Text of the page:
'Furever Reno' captures joy of pet adoption

Published: Jan. 30, 2018 at 12:48 AM PST
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Several years ago, Lorin A'Costa was volunteering at the Humane Society of Truckee-Tahoe when she came across a 6-year-old Great Dane mix.

"He had a funny look about him that a lot of folks didn't like," she said.

But there was something about the dog, named Ralphie, that pulled at A'Costa. She began spending time with him, and quickly fell in love. It was the funny look, the big eyes, and the gentle giant's affection that won A'Costa and her husband, Peter, over.

"I know what it feels like to be unwanted," Lorin said. "So when I see them, and I see that feeling coming from them, you just got to love them."

For Peter, all it took was a head on his shoulder for him and Ralphie to form a bond.

"We've been best buddies ever since," he said.

It's bonds and stories like Ralphie's that prompted Christy and Jasen Arias, owners of the photography studio Moirae Creatives, to start the 'Furever Reno' project. The project, started in 2017, collects the stories of shelter animals and their adoptive families, and captures their bond in photographs.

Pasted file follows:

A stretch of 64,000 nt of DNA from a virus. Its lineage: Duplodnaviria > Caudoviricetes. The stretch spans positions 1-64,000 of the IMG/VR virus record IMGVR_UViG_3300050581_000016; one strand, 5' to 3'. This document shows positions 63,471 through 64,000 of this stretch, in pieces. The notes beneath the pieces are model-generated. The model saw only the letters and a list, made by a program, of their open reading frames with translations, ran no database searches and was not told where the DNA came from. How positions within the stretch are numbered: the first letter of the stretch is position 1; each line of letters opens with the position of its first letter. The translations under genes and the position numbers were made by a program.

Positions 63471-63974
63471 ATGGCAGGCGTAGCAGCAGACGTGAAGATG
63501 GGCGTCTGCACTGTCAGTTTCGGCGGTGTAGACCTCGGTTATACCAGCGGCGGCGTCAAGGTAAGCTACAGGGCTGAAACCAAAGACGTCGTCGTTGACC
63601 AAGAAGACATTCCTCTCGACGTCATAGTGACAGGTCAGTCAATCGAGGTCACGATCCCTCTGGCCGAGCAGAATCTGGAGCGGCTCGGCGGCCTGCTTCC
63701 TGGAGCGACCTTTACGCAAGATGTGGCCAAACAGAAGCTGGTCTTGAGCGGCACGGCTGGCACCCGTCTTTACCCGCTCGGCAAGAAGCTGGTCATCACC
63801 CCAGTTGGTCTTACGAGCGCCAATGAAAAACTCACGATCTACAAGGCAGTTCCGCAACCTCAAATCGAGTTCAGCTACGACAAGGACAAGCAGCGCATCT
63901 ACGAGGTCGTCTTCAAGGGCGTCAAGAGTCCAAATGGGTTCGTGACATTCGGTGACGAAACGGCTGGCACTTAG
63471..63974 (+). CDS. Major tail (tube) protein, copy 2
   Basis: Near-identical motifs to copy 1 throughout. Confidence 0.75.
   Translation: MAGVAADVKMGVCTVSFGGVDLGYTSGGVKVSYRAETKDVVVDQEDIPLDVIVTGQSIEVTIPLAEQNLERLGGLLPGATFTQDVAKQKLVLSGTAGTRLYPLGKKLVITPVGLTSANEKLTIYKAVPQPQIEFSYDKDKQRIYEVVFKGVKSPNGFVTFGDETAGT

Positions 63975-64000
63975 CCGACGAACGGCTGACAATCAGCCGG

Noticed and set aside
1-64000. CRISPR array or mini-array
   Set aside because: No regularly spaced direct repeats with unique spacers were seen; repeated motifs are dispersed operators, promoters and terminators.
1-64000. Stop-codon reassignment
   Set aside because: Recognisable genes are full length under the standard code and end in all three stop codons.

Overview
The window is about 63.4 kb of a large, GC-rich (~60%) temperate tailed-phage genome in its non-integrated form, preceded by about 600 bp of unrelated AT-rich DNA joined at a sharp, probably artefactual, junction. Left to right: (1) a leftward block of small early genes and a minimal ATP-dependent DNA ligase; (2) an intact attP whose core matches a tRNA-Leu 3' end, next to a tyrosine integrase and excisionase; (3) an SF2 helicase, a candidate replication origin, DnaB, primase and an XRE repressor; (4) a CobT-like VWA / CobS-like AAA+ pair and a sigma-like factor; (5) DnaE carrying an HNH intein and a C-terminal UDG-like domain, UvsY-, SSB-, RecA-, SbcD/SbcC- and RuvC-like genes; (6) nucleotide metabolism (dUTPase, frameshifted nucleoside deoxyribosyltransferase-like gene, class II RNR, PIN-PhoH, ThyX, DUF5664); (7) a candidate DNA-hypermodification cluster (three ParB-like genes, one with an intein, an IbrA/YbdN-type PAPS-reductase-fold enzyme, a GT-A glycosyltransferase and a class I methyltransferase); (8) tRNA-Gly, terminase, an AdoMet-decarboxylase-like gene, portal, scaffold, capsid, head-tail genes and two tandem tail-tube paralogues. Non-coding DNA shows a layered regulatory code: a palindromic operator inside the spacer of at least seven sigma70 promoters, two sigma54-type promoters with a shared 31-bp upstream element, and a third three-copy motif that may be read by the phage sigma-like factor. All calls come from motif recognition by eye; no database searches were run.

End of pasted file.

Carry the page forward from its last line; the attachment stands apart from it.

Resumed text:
"It's pure," Christy said. "It's better than people love any, and every day. They are so intuative. They save lives, they add life, and the stories just go on, and on, and on, and on."

All of the photos are placed into a coffee table book along with the rescue stories. The mission is to change the perception of shelter animals.

"We don't want to do the 'Sarah McLachlan' thing," Jasen said. "We don't want people to change the channel because it's sad or hurtful. We want people to keep turning the page because it's just that much more adorable faces. It's a celebration of life because of rescuing, not the sad stories of what we're trying to save them from."

For a $100 donation, people are guaranteed a place in the 'Furever Reno' book. People can then purchase the photographs for themselves from Moirae Creatives. But you don't have to have a rescue animal to support the mission. The 2017 version of the book is available at Sundance Books or the SPCA. The animal shelter receives 100% of the proceeds from the sale of the 2017 version. Moirae Creatives is currently working on the 2018 version of the book, and is looking for people to participate.

"If it can influence anyone to maybe see themselves in these stories and these families, and go and rescue and adopt," Christy said. "That's what they're ready for. They're ready for a home."

To get involved in the project,